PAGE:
EGU2020-5440, updated on 10 Jan 2024
EGU General Assembly 2020
© Author(s) 2024. This work is distributed under
the Creative Commons Attribution 4.0 License.

Constraining uncertainty in projected gross primary production with machine learning

Manuel Schlund1, Veronika Eyring1,2, Gustau Camps-Valls3, Pierre Friedlingstein4, Pierre Gentine5,6, and Markus Reichstein7,8
Manuel Schlund et al.
  • 1Institut für Physik der Atmosphäre, Deutsches Zentrum für Luft- und Raumfahrt e.V. (DLR), Oberpfaffenhofen, Germany.
  • 2Institute of Environmental Physics (IUP), University of Bremen, Bremen, Germany.
  • 3Image Processing Laboratory (IPL), University of València, Valencia, Spain.
  • 4College of Engineering, Mathematics and Physical Sciences, University of Exeter, Exeter, UK.
  • 5Department of Earth and Environmental Engineering, Columbia University, New York, NY 10027, USA.
  • 6Earth Institute and Data Science Institute, Columbia University, New York, NY 10027, USA.
  • 7Department of Biogeochemical Integration, Max Planck Institute for Biogeochemistry, Jena, Germany.
  • 8Michael-Stifel-Center Jena for Data-driven and Simulation Science, Jena, Germany.

By absorbing about one quarter of the total anthropogenic CO2 emissions, the terrestrial biosphere is an important carbon sink of Earth’s carbon cycle. A key metric of this process is the terrestrial gross primary production (GPP), which describes the biogeochemical production of energy by photosynthesis. Elevated atmospheric CO2 concentrations will increase GPP in the future (CO2 fertilization effect). However, projections from different Earth system models participating in the Coupled Model Intercomparison Project Phase 5 (CMIP5) show a large spread in carbon cycle related quantities. In this study, we present a new supervised machine learning approach to constrain multi-model climate projections using observation-driven data. Our method based on Gradient Boosted Regression Trees handles multiple predictor variables of the present-day climate and accounts for non-linear dependencies. Applied to GPP in the representative concentration pathway RCP 8.5 at the end of the 21st century (2081–2100), the new approach reduces the “likely” range (as defined by the Intergovernmental Panel on Climate Change) of the CMIP5 multi-model projection of GPP to 161–203 GtC yr-1. Compared to the unweighted multi-model mean (148–224 GtC yr-1), this is an uncertainty reduction of 45%. Our new method is not limited to projections of the future carbon cycle, but can be applied to any target variable where suitable gridded data is available.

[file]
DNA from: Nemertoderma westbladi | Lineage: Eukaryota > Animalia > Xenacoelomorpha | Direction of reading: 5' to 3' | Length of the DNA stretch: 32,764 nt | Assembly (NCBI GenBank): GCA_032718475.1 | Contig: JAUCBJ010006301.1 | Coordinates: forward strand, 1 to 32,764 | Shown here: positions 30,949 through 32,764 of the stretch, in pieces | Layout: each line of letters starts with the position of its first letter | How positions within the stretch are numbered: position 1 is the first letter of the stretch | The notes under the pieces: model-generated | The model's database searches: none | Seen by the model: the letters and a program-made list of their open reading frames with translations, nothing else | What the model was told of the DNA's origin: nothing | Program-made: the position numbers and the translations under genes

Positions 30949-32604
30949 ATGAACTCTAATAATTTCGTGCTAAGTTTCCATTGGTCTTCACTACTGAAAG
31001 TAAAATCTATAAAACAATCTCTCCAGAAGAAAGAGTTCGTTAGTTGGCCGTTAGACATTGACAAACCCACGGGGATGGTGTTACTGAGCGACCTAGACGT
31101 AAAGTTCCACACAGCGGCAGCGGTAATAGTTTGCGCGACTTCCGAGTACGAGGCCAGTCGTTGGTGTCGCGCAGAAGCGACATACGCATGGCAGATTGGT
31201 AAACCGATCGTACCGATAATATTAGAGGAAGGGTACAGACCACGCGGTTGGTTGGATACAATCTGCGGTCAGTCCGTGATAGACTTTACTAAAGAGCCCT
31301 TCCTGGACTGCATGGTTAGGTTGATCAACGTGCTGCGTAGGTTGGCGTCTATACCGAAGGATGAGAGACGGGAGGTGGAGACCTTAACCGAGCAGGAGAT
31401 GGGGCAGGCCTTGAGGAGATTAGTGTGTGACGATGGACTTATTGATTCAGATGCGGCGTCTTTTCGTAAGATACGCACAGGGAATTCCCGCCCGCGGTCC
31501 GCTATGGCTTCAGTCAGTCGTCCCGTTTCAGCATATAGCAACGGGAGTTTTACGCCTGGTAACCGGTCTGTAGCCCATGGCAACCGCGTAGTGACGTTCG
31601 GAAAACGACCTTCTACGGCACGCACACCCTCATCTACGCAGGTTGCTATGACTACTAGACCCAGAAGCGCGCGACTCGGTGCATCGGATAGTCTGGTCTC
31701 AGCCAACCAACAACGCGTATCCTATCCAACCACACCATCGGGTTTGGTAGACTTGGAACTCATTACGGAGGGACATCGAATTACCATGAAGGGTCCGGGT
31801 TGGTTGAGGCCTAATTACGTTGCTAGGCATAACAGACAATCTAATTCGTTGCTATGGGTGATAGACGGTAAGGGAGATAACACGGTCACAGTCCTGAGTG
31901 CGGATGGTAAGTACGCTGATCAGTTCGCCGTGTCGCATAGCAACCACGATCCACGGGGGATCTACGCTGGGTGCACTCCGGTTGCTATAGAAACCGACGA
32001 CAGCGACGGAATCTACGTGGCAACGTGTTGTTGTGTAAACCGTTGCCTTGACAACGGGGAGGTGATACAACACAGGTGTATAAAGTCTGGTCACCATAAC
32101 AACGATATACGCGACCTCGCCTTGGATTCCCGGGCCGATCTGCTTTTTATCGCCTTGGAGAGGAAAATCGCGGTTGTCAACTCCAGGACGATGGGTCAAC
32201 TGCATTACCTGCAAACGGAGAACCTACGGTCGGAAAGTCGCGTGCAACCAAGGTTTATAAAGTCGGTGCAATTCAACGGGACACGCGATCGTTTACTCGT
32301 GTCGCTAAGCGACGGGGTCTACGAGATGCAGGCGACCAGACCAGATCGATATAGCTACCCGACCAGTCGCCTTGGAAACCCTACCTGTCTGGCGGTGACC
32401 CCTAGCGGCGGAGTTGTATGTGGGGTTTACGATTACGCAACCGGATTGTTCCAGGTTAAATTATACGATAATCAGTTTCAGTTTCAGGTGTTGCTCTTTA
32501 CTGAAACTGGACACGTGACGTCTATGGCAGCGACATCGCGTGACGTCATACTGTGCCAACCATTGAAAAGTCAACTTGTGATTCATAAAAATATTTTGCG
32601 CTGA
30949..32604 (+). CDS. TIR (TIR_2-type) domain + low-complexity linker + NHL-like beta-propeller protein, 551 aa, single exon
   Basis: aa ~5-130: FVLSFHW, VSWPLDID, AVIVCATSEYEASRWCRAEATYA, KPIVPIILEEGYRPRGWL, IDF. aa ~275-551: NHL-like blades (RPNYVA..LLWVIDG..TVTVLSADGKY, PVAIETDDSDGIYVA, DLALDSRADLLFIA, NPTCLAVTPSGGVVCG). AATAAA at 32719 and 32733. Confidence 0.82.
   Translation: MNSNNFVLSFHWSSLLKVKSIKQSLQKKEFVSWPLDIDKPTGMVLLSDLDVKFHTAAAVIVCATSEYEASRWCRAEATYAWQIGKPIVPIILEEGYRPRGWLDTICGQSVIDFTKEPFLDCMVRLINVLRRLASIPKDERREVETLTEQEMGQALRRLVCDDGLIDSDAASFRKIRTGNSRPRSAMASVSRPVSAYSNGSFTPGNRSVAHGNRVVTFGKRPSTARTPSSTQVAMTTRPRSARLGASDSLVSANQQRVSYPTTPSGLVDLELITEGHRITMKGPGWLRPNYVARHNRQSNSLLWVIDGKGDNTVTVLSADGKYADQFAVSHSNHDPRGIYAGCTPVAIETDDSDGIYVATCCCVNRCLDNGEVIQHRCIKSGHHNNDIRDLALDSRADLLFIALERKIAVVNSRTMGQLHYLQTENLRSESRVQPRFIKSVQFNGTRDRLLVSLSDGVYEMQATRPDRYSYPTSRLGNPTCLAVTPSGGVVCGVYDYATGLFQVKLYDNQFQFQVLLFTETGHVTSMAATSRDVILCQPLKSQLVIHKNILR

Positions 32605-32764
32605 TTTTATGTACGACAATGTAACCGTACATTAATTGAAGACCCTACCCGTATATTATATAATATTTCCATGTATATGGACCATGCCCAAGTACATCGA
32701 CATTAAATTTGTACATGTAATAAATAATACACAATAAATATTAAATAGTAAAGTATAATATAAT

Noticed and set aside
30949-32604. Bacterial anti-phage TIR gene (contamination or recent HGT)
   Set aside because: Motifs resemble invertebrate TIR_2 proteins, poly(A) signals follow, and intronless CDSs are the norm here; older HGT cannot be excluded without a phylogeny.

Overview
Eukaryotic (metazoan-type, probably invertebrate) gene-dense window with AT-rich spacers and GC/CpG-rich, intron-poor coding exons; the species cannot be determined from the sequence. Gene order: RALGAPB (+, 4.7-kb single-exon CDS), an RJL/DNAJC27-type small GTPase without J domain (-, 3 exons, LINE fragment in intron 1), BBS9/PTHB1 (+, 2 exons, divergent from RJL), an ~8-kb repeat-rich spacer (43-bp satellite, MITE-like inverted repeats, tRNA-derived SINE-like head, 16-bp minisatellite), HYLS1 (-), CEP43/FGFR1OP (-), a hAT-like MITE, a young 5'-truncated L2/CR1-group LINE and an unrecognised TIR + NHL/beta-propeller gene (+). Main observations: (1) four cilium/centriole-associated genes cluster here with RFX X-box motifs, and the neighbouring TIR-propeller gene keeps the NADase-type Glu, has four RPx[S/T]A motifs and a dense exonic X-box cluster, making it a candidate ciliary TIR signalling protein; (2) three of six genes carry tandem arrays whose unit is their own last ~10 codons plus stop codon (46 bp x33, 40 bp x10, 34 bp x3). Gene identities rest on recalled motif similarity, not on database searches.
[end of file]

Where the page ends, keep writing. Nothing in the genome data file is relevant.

How to cite: Schlund, M., Eyring, V., Camps-Valls, G., Friedlingstein, P., Gentine, P., and Reichstein, M.: Constraining uncertainty in projected gross primary production with machine learning, EGU General Assembly 2020, Online, 4–8 May 2020, EGU2020-5440,, 2020.

This abstract will not be presented.